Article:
On March 28, 2019, legendary Ursinus History professor Dr. S. Ross Doughty passed away after battling ALS. He retired in the Spring of 2018 after a 43 year teaching career at Ursinus, but his history at the school began in 1964, when he was a first year-student. While at Ursinus, he was one of the first students to be inducted into the Tau chapter of Phi Beta Kappa. During his tenure as professor of history, he received multiple awards, including the Lindback Award for Distinguished Teaching in 1980 and 1993. Additionally, he was the co-leader of the Ursinus in Tübingen program, helped start the East Asian studies minor, and was the co-leader of the summer study in Japan program.
“Dr. Doughty’s courses… were character building.” —Kelly Becker Class of 2010
Doughty’s passing elicited passionate responses from colleagues and former students alike. “Ross was a model of integrity for me, as my professor, as a fellow Ursinus alum, and as a loyal, brave friend. His extraordinary influence will be with me always,” said Rebecca Jaroff, Associate Professor of English. Doughty seemed to possess a unique gift for making his colleagues feel valued. “Any time I had a question, we would sit down, chat about it, and [he] made me feel validated, even if he critiqued me. Not just validated, but capable. Don’t worry. You are here for a reason,” Edward Onaci, Assistant Professor of History, said. One of the ways he did this, was always being willing to listen to the words of colleagues: “[He was] a patient and generous mentor who never seemed bothered by my many questions,” said Dr. Lori Daggar, Assistant Professor of History.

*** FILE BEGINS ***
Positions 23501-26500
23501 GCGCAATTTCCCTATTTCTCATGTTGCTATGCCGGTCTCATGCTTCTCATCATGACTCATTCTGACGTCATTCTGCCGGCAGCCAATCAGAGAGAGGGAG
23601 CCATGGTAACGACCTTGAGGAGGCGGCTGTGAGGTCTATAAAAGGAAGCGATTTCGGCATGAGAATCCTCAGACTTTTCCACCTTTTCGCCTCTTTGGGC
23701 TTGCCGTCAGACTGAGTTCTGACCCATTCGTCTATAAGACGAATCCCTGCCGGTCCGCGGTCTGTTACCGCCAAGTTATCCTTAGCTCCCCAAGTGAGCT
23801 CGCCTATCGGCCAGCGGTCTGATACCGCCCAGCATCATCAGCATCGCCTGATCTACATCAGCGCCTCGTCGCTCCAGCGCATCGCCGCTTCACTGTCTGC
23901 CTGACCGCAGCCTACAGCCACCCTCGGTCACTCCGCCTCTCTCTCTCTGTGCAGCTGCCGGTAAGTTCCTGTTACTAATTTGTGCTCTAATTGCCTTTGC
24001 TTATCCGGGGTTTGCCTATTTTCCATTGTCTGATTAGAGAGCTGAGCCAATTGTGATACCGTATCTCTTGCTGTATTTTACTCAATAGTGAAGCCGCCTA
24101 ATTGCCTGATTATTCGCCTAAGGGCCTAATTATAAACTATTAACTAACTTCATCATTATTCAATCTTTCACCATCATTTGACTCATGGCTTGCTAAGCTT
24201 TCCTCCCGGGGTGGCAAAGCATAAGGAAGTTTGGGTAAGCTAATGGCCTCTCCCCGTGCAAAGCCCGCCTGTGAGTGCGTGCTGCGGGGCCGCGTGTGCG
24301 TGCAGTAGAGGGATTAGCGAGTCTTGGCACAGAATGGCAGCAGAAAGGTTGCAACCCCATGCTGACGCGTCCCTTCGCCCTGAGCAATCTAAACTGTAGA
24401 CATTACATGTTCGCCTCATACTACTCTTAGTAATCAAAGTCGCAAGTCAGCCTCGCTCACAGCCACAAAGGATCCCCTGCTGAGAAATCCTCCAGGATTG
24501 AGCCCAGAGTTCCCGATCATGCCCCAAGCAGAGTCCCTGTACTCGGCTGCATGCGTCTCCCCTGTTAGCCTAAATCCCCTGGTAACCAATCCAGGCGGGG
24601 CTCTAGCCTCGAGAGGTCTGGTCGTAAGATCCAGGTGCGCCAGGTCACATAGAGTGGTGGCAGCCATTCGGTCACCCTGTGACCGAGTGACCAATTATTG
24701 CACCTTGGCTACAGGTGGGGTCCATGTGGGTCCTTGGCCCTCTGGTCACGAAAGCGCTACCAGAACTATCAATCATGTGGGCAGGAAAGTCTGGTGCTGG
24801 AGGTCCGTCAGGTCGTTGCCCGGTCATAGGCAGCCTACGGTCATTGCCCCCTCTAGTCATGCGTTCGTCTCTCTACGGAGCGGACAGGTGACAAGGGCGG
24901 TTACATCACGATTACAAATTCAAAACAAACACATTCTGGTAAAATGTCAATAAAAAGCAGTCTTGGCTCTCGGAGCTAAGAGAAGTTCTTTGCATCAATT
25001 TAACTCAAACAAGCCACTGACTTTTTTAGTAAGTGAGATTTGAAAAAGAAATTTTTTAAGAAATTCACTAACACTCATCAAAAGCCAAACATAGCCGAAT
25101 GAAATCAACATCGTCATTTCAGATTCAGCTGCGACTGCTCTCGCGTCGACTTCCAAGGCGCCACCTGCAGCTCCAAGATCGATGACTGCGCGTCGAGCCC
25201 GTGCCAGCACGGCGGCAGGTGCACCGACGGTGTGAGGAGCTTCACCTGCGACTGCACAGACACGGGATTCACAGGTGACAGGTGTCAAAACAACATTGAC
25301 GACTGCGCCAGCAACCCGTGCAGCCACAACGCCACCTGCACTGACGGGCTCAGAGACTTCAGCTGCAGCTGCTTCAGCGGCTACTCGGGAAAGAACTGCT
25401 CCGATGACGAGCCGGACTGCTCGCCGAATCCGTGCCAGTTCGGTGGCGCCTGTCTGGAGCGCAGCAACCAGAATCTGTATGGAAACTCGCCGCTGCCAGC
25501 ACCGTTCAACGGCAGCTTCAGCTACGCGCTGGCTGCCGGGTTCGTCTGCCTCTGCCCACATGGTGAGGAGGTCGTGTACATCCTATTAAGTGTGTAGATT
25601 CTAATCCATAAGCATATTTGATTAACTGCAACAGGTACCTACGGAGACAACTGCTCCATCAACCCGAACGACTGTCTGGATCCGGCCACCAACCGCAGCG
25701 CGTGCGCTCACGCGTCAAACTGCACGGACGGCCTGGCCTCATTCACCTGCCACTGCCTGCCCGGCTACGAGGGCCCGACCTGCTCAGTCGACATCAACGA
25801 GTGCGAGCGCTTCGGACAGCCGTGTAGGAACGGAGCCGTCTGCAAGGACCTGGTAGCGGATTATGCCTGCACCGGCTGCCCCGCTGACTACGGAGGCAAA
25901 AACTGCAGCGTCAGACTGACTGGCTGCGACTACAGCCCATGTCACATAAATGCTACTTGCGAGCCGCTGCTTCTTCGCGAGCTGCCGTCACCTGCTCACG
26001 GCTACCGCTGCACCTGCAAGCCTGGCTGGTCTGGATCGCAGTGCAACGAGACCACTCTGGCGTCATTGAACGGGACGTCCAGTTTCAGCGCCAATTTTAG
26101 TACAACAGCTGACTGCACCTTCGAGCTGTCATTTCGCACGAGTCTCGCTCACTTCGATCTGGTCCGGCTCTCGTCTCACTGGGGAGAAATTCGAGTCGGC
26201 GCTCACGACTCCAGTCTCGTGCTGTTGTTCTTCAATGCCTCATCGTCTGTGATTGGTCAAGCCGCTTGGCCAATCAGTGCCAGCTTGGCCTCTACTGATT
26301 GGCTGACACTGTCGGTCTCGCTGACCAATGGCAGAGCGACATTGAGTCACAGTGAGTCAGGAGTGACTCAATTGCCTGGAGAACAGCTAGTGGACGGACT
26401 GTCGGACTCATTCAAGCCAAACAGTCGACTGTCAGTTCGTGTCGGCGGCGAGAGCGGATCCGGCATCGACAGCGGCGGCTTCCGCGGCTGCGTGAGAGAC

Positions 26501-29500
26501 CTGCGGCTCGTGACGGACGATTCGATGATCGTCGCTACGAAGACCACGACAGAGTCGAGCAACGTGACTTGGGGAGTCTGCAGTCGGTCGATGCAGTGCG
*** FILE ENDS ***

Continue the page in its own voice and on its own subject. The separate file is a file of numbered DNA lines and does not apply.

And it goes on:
“When I started cautiously bringing up new ideas for the department, he always was fully enthusiastic and supportive,” said Dr. Throop, Associate Professor and Department Chair of History. “I always felt that he appreciated my perspective and my ideas, and he definitely made it possible for me and for us to do new things, rather than just the ‘same old.’ He made room for me to be different and yet still valued, and he did that for everyone, and it was trans-formative.”
This ability to make people feel valued translated to his students as well. “His belief in me made me want to start working hard for what I love… history,” Tyler Daniel Lachman said.
“Dr. Doughty’s courses and expectations were character building. He cared deeply about his history students, I’m so lucky to have been one of them. He believed in me, I can’t explain how important that still is to me,” Alumnus Kelly Becker said.
Dr. Doughty was passionate about sports. “Another thing that stands out in my mind is his love for the Phillies,” Daggar said. “My office is located right beside Margie Connor’s office, and I was privy to a lot of sports smack talk.”
Of course, his other passion was history, and that passion always shone through to whomever he encountered. Daggar says Doughty’s knowledge was “encyclopedic.” “He was an unceasing source of information on everything from Nazi Germany … to human psychology, and I relied on his wisdom and guidance more than I ever realized,” Jaroff said. A memorial service will be held on Saturday, May 4, at 1 p.m. in Bomberger Hall, with a reception to follow in Myrin Library. Memorial contributions may be made to the ALS Hope Foundation or the S. Ross Doughty ’68 Endowed Scholarship at Ursinus College.